Before Reconstruction, Shannon had expressed little sympathy for African Americans. He opposed the gag rule because it subverted white liberty, and he endorsed wartime emancipation because it strengthened the Union war effort. As U.S. commissioner, however, Shannon vigorously enforced the Civil Rights Act of 1866, which extended citizenship to “all persons born in the United States” and granted them “full and equal benefit of all laws.” He fined and imprisoned white Louisianans for beating, murdering, and terrorizing African Americans; arrested election commissioners for preventing freedmen from voting; and arraigned state judges for failing to enforce the Civil Rights Act. Supporters hailed him as a “good patriot and true Republican,” while critics of Reconstruction denounced the “infamous Commissioner” for these “persecutions and annoyances.”
A District Court judge suspended Shannon from office in March 1877, and he returned to New York City, where he once again poured his efforts into social and political reform. He helped organize the New York Society for the Prevention of Crime, which sought to regulate and restrict the sale of alcohol. While members hoped to uphold “law and order,” critics accused them of being “zealous Pharisees” who spied on their neighbors and “compel men to be good in spite of their contrary inclinations.” Shannon also joined the Greenback Labor Party, an organization that opposed monopolies and supported workers’ rights and currency reform. In the early 1880s, as a member of the Anti-Monopoly movement, Shannon fought for an Interstate Commerce Commission, state and national railroad commissions, an end to convict leasing, and electoral reforms that would “defeat and punish corruption.”
In 1886, a New York woman named Lucy Barber cast a ballot in the state election. Although election officials reluctantly accepted her ballot, a grand jury indicted her for “maliciously, willfully and unlawfully” voting. Shannon spoke out in her defense, arguing that neither federal nor state law prohibited women from voting. Barber’s arrest therefore had “no legal ground” and was merely an attempt to “pervert the machinery of law to the purpose of persecution.” In April 1887, he championed women’s suffrage in front of Brooklyn’s board of election. Kansas and Wisconsin had recently granted women the right to vote in some municipal and school elections, and Shannon insisted that those experiments had been a great success. New York’s women, he assured them, would “do their duty [just] as faithfully.”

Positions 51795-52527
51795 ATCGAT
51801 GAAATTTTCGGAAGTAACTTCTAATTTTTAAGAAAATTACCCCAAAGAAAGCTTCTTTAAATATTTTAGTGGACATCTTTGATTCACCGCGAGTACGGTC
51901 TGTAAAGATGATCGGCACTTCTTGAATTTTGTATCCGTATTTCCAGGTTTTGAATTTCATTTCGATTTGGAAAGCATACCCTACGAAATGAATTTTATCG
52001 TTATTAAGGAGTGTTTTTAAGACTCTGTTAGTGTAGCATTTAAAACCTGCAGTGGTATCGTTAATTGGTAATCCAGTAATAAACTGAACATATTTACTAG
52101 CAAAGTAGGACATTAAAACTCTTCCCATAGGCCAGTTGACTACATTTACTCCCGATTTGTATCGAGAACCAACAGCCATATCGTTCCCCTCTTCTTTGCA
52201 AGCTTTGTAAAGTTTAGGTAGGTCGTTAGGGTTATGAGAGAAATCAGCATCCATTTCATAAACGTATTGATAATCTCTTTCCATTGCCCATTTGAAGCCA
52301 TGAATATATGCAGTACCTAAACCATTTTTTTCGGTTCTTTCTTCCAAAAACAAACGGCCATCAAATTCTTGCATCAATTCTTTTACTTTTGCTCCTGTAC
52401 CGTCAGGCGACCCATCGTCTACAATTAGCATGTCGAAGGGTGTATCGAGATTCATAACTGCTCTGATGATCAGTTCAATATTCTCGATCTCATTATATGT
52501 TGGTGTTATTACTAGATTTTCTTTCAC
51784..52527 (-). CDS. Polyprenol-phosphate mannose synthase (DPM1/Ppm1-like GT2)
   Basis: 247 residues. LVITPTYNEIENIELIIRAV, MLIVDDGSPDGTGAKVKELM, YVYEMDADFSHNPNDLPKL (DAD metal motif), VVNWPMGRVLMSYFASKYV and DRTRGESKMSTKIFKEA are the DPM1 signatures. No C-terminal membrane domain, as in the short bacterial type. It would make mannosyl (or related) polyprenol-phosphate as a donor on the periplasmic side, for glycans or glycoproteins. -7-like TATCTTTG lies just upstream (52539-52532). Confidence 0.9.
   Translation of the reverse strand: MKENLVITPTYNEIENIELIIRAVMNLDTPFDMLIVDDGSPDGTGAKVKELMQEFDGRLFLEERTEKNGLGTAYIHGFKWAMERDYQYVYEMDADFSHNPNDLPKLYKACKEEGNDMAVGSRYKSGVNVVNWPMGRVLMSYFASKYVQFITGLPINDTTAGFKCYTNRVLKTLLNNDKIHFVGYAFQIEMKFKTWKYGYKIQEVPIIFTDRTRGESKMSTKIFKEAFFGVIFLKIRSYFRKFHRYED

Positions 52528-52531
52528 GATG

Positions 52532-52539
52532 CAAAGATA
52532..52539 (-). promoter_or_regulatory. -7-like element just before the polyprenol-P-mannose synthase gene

For Shannon, the issue had an ethnic as well as moral dimension. By voting, he explained in October 1887, American women would infuse their morality into the political sphere and offset the “corrupting” influence of immigrants. Publicly, Shannon had devoted little attention to nativism since the late 1850s, and when he returned to it now, his focus had shifted from anti-Catholicism to anti-radicalism. He condemned the violent anarchism that had culminated in Chicago’s Haymarket Square bombing in 1886. Although the movement drew support from American- and foreign-born workers, Shannon blamed immigrants for this political and economic radicalism. He “scorned bitterly the Socialist and Nihilist voters, who knew nothing about the wants of the country” and insisted that “American-born women should be entitled to vote before foreign-born Nihilists.”
Shannon continued to campaign for reform in the final years of his life. He was a manager of the American Institute, which organized exhibitions and lectures to help educate the public. He promoted civil service reform, attended the opening of New York’s “Food and Health Exposition,” and called for an investigation into police officers’ inhumane treatment of a mentally ill inmate. He died on August 13, 1896, in New York City, at the age of seventy-nine. His short obituary in The New York Times referenced his contributions to the Union cause during the Civil War and his membership in some of the city’s most prestigious social and professional organizations. It failed to record his lifetime of civic involvement—a public career that revealed the idealism and the shortcomings of nineteenth-century reform. Through government action, Shannon hoped to expand political and economic opportunity and rid society of crime and corruption. But he also sought to impose middle-class morality on the poor and to exclude immigrants from political participation. Nativism and paternalism were embedded in this conception of reform. Many nineteenth-century advocates of temperance, public school access, and penal reform shared Shannon’s conviction that, only by perfecting American society and purifying its morality could the nation fulfill the promise of this “age of progress.”